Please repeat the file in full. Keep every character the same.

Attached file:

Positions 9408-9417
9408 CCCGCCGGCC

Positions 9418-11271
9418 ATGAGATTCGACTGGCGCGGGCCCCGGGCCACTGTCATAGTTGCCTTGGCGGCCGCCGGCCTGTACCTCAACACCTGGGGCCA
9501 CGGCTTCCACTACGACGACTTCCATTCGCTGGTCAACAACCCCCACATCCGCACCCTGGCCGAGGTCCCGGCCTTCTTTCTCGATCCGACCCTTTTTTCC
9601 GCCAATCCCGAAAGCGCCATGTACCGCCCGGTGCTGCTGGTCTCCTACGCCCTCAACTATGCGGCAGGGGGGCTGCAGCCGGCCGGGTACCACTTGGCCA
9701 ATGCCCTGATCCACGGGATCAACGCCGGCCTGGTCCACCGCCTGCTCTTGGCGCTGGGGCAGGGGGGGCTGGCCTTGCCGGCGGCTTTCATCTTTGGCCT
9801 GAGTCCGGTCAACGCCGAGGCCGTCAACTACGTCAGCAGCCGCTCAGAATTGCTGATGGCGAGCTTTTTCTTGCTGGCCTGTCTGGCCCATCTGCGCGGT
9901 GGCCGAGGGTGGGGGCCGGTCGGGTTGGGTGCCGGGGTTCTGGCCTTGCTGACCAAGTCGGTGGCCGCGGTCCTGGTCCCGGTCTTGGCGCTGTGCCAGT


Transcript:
Positions 9408-9417
9408 CCCGCCGGCC

Positions 9418-11271
9418 ATGAGATTCGACTGGCGCGGGCCCCGGGCCACTGTCATAGTTGCCTTGGCGGCCGCCGGCCTGTACCTCAACACCTGGGGCCA
9501 CGGCTTCCACTACGACGACTTCCATTCGCTGGTCAACAACCCCCACATCCGCACCCTGGCCGAGGTCCCGGCCTTCTTTCTCGATCCGACCCTTTTTTCC
9601 GCCAATCCCGAAAGCGCCATGTACCGCCCGGTGCTGCTGGTCTCCTACGCCCTCAACTATGCGGCAGGGGGGCTGCAGCCGGCCGGGTACCACTTGGCCA
9701 ATGCCCTGATCCACGGGATCAACGCCGGCCTGGTCCACCGCCTGCTCTTGGCGCTGGGGCAGGGGGGGCTGGCCTTGCCGGCGGCTTTCATCTTTGGCCT
9801 GAGTCCGGTCAACGCCGAGGCCGTCAACTACGTCAGCAGCCGCTCAGAATTGCTGATGGCGAGCTTTTTCTTGCTGGCCTGTCTGGCCCATCTGCGCGGT
9901 GGCCGAGGGTGGGGGCCGGTCGGGTTGGGTGCCGGGGTTCTGGCCTTGCTGACCAAGTCGGTGGCCGCGGTCCTGGTCCCGGTCTTGGCGCTGTGCCAGT